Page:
NIOSH Ladder Safety

NIOSH Pocket Guide to Hazardous Chemicals

Pocket First Aid

Fall Clear Lite

Electrical Safety Tests

Incident Cost Calculator


ILO Ergonomic Checkpoints


Note: The apps referred to in this story came from the Safety Awakenings Website. See the following link For more information: http://www.safetyawakenings.com/apps/


“Samsung ‘Safety Truck’ Makes It Easier For Drivers To See The Road Ahead Before Trying To Pass”

It’s as simple as that: a wireless camera attached to the front of the truck, films the oncoming traffic, and sends the image to a video wall made out of four exterior monitors located on the back.

This way, the driver stuck behind the vehicle can have a better understanding of whether is safe to overtake or not.

A brilliant idea that seems obvious in retrospect: thing is, nobody had ever tested something similar to what Asian technology behemoth Samsung has been experimenting with recently.

If implemented, the system could be a game-changer. A pilot test was run in Argentina, one of the countries with the most dangerous roads in the world, with 12.4 road fatalities per 100,000 inhabitants per year, according to the 2014 edition of the Road Safety Annual Report.

Most of these accidents occur on two-lane roads and particularly in situations of overtaking; so this kind of technology could indeed prove something of a boon for drivers.

“Another advantage of the Safety Truck,” the Korean manufacturer writes in a post on Samsung Tomorrow (the Samsung Electronics official global blog), “is that it may reduce the risk of accidents caused by sudden braking or animals crossing the road.”

Employee Injuries Cost US Companies In Excess Of A Billion Dollars A Week

In Washington State they have a subsidized RTW program. Light-duty jobs for injured workers help keep valued employees and control employer costs. Hear how from the Eagle Group in Spokane, WA.

According to the 2013 Liberty Mutual Workplace Safety Index, the most disabling workplace injuries and illnesses in 2011 amounted to $55.4 billion in direct U.S. workers’ compensation costs. This translates into more than a billion dollars spent by businesses each week on the most disabling injuries.

The top cause of disabling injuries was once again overexertion. This includes injuries related to lifting, pushing, pulling, holding, carrying, or throwing and cost businesses $14.2 billion in direct costs and accounted for 25.7% of the national burden. The other top 3 were: Falls on same level, struck by object or equipment, and falls to lower level.

Using OSHA’s Safety Pays calculator, we can get an idea of how much an injury costs and the amount of sales needed to cover that cost. For example, one strain can cost a company more than $67,000. If your company has a profit margin of 5%, that means you need sales of more than $1.3 million to pay for that single injury.

Given the magnitude of these costs, why does safety fall by the wayside? Why are injuries, such as back strain and falls still a common occurrence in the workplace?

The sooner employers realize the benefits of an effective safety and health system, the sooner:

  • injury and illness rates decline
  • medical expenses are cut
  • OSHA penalties are avoided
  • productivity is increased
  • profitability is improved

In California, the Hayward Lumber Company provides an excellent example of how a company can promote safety and health. In an interview, Bill Hayward, CEO, told the American Society of Safety Engineers: “Our basic safety training is ongoing and intense. Employees are trained in ergonomics, equipment, proper lifting, handling and personal protective equipment, and they know that we take their safety and health very seriously.”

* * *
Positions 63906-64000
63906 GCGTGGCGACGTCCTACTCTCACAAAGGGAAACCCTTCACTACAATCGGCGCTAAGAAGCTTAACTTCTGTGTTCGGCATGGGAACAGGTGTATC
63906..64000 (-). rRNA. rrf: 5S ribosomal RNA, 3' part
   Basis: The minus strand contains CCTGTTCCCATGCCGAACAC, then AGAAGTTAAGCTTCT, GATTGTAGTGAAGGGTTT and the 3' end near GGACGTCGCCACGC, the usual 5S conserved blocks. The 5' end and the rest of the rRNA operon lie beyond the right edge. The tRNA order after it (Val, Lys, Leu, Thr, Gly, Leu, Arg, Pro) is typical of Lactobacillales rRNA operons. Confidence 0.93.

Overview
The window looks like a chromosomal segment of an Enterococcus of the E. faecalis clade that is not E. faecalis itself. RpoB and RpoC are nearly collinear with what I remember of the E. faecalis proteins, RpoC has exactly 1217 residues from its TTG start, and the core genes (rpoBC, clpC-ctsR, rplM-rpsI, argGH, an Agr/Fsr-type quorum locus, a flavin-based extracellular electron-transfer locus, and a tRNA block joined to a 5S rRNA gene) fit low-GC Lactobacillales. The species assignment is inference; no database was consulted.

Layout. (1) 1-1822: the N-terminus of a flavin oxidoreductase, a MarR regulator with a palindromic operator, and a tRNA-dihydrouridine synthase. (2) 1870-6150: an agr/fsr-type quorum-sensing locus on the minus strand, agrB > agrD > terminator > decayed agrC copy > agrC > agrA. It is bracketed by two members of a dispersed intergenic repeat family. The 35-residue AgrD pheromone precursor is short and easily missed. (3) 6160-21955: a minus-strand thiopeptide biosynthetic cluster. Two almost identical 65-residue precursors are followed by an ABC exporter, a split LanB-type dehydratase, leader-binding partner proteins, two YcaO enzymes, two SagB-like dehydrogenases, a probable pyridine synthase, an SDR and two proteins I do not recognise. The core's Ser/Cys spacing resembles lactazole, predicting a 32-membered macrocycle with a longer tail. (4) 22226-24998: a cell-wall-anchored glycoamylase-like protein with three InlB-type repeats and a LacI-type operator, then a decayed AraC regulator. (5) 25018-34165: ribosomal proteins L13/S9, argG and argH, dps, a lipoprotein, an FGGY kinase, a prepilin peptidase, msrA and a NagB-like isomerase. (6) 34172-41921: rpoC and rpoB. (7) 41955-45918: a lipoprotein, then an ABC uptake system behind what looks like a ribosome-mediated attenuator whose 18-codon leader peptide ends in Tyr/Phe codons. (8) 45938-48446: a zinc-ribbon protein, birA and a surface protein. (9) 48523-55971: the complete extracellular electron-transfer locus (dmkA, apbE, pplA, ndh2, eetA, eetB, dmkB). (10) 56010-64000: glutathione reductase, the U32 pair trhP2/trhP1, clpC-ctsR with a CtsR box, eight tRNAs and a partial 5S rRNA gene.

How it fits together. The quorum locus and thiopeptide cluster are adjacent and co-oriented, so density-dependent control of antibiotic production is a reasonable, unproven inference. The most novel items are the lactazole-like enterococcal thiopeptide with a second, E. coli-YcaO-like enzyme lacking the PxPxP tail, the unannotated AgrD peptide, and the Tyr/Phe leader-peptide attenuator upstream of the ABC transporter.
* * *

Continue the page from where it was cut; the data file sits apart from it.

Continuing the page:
A proper safety culture is only going to thrive if it is completely fluid throughout the facility – from the CEO to the line worker. The safety and health professional must be able to effectively interact with senior management and vice versa. Safety professionals must be able to use return-on-investment analyses and speak the language of senior executives. Similarly, senior management must understand the safety professional’s perspective and contributions to the organization’s overall well-being and prosperity.

How does a company know if it has instilled a proper safety culture?

Management and employees:

  • believe in a safe and healthy workplace
  • take responsibility for protecting the safety and health of others as well as themselves
  • train constantly at all levels within the organization
  • have meaningful and measurable safety and health improvement goals
  • have positive attitudes – continuously

Learn how PureSafety, the workplace safety industry’s first learning and safety management system, helps employee safety professionals proactively manage training, safety and compliance.

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Written by Langdon Dement

Langdon Dement, MS, AEP (Associate Ergonomics Professional), GSP (Graduate Safety Practitioner), is an EHS Advisor with UL Workplace Health and Safety, focusing on industrial hygiene, ergonomics, patient handling and Job Hazard Analysis. He holds a degree in Occupational Safety and Health (M.S.) with a specialization in Industrial Hygiene from Murray State University and a degree in Biology from Harding University (B.S.).

“Safety Photo of the Day” – June 20, 2015


9 Ways You Can Make a Service Member Smile from Wherever You Are

Jack Benton:

Always Happy to Assist Our Troops and My Great Friends at Operation Gratitude!🇺🇸

Originally posted on Operation Gratitude Blog:


Operation Gratitude may be headquartered in the Los Angeles area, but you can help us make a difference regardless of where you live. Read below for ways you can put smiles on the faces of our troops and veterans from wherever you are!

1. Send Us Your Beanie Babies We put Beanie Babies and other small plush toys in the care packages we send to deployed troops. Read why we do this!

2. Organize a Collection Drive Our volunteers nationwide have generously devoted their time to running successful collection drives for Operation Gratitude using our wish list as a guide. Why not organize one in your community?

3. Recfirst deployment packageycle Your Old Cell or Smart Phone We’ve partnered with a company that will recycle your old cell or smart phone, or electronic device, in a way that is both environmentally responsible and beneficial to Operation Gratitude!

4. Get Crafty Our troops are…